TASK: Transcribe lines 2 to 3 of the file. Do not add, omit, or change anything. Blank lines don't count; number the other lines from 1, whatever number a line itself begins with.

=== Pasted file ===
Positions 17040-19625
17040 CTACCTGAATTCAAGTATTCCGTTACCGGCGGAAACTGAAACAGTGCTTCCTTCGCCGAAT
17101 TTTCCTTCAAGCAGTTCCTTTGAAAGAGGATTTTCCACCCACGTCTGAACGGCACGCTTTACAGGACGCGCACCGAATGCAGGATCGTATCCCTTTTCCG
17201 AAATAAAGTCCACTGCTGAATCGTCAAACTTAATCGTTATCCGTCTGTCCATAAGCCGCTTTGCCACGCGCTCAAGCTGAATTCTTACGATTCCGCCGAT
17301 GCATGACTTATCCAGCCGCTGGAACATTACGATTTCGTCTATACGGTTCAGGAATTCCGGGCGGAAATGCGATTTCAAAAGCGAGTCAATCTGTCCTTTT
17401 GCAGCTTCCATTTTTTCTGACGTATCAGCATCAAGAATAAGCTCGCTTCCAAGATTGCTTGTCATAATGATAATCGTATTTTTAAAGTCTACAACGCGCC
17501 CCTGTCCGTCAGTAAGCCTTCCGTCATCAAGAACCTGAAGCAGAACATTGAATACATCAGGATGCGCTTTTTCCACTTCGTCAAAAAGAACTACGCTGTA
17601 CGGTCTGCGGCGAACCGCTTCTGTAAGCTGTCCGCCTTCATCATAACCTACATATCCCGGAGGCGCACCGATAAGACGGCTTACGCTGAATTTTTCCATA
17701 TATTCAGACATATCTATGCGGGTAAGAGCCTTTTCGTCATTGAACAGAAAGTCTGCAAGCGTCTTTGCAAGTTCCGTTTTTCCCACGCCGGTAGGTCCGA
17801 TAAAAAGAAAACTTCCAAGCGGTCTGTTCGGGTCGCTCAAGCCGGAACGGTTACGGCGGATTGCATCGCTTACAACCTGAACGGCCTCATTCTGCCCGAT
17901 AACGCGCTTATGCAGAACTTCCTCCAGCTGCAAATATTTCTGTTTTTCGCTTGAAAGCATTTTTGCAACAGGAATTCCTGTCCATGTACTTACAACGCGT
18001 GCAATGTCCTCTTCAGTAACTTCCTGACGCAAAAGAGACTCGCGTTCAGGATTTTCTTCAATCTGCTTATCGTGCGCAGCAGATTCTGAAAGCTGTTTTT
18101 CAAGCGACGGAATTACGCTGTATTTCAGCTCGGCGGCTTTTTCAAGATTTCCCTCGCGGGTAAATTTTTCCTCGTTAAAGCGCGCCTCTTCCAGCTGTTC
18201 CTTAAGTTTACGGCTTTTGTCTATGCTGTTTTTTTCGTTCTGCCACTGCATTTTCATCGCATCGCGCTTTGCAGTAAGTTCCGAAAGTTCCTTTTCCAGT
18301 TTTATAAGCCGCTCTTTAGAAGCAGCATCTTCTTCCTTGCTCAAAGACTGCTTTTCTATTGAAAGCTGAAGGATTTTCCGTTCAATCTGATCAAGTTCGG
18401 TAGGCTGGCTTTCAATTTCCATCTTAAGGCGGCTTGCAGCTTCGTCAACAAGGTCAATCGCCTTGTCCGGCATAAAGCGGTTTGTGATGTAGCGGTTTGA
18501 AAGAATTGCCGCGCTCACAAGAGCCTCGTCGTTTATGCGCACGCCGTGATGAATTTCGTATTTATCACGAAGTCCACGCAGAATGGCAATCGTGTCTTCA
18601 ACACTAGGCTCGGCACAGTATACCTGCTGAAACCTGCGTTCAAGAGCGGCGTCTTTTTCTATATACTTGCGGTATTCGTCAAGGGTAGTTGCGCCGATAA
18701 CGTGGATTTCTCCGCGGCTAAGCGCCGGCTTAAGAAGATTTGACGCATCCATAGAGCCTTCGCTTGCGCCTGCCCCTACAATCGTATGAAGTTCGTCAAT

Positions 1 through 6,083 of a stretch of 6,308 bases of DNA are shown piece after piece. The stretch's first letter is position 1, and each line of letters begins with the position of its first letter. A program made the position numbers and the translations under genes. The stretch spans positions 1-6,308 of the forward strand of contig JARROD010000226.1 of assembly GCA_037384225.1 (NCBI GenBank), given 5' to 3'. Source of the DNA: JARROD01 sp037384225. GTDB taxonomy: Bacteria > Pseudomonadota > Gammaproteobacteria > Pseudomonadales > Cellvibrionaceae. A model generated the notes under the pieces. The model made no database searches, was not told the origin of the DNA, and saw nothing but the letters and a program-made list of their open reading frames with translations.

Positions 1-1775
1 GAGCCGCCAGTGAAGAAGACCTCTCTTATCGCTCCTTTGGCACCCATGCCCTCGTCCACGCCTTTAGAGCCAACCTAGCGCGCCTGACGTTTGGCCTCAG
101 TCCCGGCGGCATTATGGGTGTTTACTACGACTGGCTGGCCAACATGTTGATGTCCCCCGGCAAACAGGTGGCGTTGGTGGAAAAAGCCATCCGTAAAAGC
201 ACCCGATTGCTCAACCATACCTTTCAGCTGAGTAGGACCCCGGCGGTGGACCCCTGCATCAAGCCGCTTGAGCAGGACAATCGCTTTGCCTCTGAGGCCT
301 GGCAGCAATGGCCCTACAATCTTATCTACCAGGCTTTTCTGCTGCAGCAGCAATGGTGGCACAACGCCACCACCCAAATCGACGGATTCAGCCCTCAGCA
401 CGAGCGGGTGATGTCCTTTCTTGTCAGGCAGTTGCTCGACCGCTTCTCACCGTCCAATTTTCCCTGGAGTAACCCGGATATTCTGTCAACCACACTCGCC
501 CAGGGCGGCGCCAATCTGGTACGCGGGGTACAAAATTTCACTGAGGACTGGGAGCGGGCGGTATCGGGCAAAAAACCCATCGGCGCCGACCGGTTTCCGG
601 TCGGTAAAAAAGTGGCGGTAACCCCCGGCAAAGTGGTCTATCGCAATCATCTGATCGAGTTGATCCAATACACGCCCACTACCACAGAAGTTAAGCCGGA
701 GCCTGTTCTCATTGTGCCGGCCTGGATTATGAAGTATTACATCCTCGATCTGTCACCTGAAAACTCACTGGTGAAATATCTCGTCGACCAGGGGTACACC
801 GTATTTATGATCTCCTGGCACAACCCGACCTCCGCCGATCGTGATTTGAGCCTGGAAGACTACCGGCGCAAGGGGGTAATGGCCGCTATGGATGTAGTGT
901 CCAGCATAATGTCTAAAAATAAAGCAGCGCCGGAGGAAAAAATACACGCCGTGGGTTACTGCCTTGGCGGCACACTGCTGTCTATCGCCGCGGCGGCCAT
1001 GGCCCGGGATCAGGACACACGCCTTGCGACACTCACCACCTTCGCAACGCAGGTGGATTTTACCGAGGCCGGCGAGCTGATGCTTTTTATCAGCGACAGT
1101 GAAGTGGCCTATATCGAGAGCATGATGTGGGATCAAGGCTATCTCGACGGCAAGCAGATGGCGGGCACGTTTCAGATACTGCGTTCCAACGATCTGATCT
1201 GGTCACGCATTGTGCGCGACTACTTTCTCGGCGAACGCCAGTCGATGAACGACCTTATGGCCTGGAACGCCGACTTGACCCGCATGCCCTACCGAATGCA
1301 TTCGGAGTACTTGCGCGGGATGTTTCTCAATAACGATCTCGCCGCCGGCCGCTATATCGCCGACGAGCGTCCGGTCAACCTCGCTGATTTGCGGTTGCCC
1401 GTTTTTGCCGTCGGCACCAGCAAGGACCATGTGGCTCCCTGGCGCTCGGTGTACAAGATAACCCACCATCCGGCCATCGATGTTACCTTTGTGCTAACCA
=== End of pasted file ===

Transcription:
17040 CTACCTGAATTCAAGTATTCCGTTACCGGCGGAAACTGAAACAGTGCTTCCTTCGCCGAAT
17101 TTTCCTTCAAGCAGTTCCTTTGAAAGAGGATTTTCCACCCACGTCTGAACGGCACGCTTTACAGGACGCGCACCGAATGCAGGATCGTATCCCTTTTCCG